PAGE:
Is There A Cure For HIV/AIDS?
If you’ve been paying attention to the news lately, you’ve likely seen a few headlines about HIV/AIDS—but unlike 30 years ago, it’s been mostly good news. Thanks to developments from doctors, scientists, and researchers, the world is inching closer and closer to finding a cure to HIV/AIDS. However, despite the incredible progress, the fight to end AIDS is still in jeopardy.
So, is there a cure? The answer isn’t a simple yes or no. Here’s what you need to know about the “cure” to HIV/AIDS:
The Real Status on the “Cure”
Let’s be clear on what the latest cases of reported “cures” mean. Scientists are careful to describe the current “cure” as a case of “long term viral remission,” meaning that the HIV virus is suppressed, but still present in the body. The patients currently reported as “cured” are off antiretroviral treatment (ARVs) and not experiencing any symptoms.
The Berlin Patient
Talk of the first known, sustained cure started with Timothy Brown, known as the “Berlin Patient.”
Brown was diagnosed with HIV in 1995 and in 2007, his HIV went into remission after undergoing a bone marrow stem cell transplant.
Prior to his transplant, Brown had been diagnosed with leukemia. His body wasn’t responding to aggressive chemotherapy, so his doctor came up with the novel idea to swap his vulnerable tissue with healthy stem cells from a donor carrying a rare CCR5 mutation called CCR5-delta 32. CCR5 is a protein receptor that HIV uses as an entry point to the immune system. If someone carries the CCR5-delta 32 mutation, this entry point is blocked off, making it essentially impossible for the carrier to be infected with HIV. Only a very small population of the world has this mutation.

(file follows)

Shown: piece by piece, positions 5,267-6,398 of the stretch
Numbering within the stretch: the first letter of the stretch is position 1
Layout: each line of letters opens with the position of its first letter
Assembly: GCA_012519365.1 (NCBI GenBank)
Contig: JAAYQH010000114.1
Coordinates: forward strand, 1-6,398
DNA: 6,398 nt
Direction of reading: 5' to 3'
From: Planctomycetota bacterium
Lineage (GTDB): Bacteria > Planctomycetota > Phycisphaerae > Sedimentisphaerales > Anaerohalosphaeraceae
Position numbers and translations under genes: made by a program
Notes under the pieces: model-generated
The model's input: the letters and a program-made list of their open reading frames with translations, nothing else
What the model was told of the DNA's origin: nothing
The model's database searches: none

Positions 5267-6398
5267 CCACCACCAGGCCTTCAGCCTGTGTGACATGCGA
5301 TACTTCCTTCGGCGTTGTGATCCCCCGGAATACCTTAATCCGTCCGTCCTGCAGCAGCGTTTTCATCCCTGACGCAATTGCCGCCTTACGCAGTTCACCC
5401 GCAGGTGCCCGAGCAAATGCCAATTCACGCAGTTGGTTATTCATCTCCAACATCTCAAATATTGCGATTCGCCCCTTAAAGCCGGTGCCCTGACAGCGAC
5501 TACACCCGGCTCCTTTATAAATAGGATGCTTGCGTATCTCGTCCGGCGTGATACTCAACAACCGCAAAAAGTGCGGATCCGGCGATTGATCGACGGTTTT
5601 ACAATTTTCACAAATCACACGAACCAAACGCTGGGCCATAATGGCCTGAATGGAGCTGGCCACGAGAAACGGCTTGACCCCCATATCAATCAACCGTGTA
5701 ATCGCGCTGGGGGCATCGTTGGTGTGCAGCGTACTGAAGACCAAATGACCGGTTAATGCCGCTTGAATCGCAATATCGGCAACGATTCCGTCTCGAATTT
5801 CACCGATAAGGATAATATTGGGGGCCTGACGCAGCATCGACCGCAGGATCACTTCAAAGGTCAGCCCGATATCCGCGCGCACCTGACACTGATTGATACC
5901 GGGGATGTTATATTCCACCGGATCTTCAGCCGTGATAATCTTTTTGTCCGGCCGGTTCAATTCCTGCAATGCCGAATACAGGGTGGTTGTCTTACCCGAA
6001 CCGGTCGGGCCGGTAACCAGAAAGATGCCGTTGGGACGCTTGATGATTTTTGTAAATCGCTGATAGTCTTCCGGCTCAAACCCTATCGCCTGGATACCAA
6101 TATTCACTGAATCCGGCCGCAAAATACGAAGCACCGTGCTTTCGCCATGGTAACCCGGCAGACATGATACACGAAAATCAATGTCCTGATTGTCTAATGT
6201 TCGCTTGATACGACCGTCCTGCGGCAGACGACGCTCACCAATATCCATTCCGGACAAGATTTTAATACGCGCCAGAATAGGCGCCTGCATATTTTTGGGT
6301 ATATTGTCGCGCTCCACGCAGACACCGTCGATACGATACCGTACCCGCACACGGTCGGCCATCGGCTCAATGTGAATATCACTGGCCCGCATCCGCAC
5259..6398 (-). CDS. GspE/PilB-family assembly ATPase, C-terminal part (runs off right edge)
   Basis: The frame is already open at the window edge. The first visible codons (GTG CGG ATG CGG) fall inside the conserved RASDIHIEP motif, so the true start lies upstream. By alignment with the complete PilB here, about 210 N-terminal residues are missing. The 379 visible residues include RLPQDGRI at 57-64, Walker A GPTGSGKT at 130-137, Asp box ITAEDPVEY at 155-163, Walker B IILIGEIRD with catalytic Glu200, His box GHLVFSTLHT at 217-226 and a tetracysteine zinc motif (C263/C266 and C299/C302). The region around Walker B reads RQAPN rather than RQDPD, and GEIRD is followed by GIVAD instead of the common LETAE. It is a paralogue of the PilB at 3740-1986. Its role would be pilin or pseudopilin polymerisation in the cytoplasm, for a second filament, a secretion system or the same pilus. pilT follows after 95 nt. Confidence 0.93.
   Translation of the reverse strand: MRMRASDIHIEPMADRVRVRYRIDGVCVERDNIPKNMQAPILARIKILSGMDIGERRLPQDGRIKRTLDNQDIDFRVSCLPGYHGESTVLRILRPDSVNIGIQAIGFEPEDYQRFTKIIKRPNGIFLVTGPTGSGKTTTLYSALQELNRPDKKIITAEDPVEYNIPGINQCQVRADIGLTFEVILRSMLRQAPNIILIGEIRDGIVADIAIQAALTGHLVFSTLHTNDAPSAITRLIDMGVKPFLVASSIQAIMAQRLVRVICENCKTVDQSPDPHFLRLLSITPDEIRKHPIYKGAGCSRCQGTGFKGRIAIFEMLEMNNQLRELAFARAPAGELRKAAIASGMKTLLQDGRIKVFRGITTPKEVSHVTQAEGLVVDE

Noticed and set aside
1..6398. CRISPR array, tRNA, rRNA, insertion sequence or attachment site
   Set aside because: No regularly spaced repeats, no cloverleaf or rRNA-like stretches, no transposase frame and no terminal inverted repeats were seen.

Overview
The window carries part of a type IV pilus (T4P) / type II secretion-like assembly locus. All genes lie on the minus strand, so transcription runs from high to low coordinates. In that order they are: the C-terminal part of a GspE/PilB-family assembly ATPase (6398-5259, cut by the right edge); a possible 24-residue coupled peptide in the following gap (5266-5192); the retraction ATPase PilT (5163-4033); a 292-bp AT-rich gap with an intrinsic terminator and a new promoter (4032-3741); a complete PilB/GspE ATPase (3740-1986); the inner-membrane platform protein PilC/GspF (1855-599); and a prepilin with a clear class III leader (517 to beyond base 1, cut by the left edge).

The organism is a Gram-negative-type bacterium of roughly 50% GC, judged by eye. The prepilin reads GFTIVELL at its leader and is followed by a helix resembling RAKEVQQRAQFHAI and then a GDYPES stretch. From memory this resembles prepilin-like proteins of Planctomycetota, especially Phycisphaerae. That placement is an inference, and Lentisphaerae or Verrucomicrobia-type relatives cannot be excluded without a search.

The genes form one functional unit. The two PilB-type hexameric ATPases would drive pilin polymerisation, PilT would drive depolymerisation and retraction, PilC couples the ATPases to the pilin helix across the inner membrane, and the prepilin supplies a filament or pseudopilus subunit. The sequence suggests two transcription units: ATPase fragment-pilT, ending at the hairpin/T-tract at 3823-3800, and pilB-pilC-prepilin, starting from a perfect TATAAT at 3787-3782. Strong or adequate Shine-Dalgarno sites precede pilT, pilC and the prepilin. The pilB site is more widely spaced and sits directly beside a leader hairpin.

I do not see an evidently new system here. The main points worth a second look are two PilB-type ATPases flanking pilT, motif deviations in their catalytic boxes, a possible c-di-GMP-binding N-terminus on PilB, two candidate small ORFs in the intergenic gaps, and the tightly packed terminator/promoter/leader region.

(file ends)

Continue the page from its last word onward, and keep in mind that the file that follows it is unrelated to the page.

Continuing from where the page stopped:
After finding the right donor with this mutation, Brown received the transplant and then stopped taking his ARVs. Brown was observed to see if his HIV would resurge, and after a year, his doctor deemed him HIV-free. In February 2009, the final results were published in The New England Journal of Medicine.
Up until he passed away from unrelated recurring Leukemia in September 2020, Brown remained is still off HIV treatment and continued to show no signs of the virus.
The London Patient
Over the next decade, similar attempts to replicate Brown’s results failed—that was until Adam Castillejo, known only as the “London Patient” in 2019.
Castillejo was diagnosed with HIV in 2003, and then with advanced Hodgkin’s lymphoma in 2012. Like Brown, his body resisted chemotherapy, and as a result, his doctors recommended a stem cell transplant from a donor with the CCR5 mutation, which was conducted in 2016.
After observing him for 18 months, scientists declared Castillejo to be HIV-free. In March 2019, the final results of the “London Patient” were published in the science journal Nature and made front-page news with headlines like “HIV is Reported Cured in a Second Patient.” A year later, in March 2020, Adam Castillejo revealed his identity for the first time.
The First Living HIV+ Organ Donor
A few weeks after word was out on the success of the London Patient, the world received more hopeful news.
Nina Martinez became the world’s first living HIV-positive person to donate an organ to an HIV-positive recipient, giving the anonymous patient one of her kidneys. Until recently, the medical world considered it unsafe for someone with HIV to live with only one kidney, but thanks to ARVs, those with HIV can be organ donors without the past fear of complications.
The CRISPR Method
Flash forward a few months to July 2019, when researchers announced another major breakthrough. Scientists from Temple University and the University of Nebraska Medical Center were able to successfully eliminate HIV in living mice for the first time.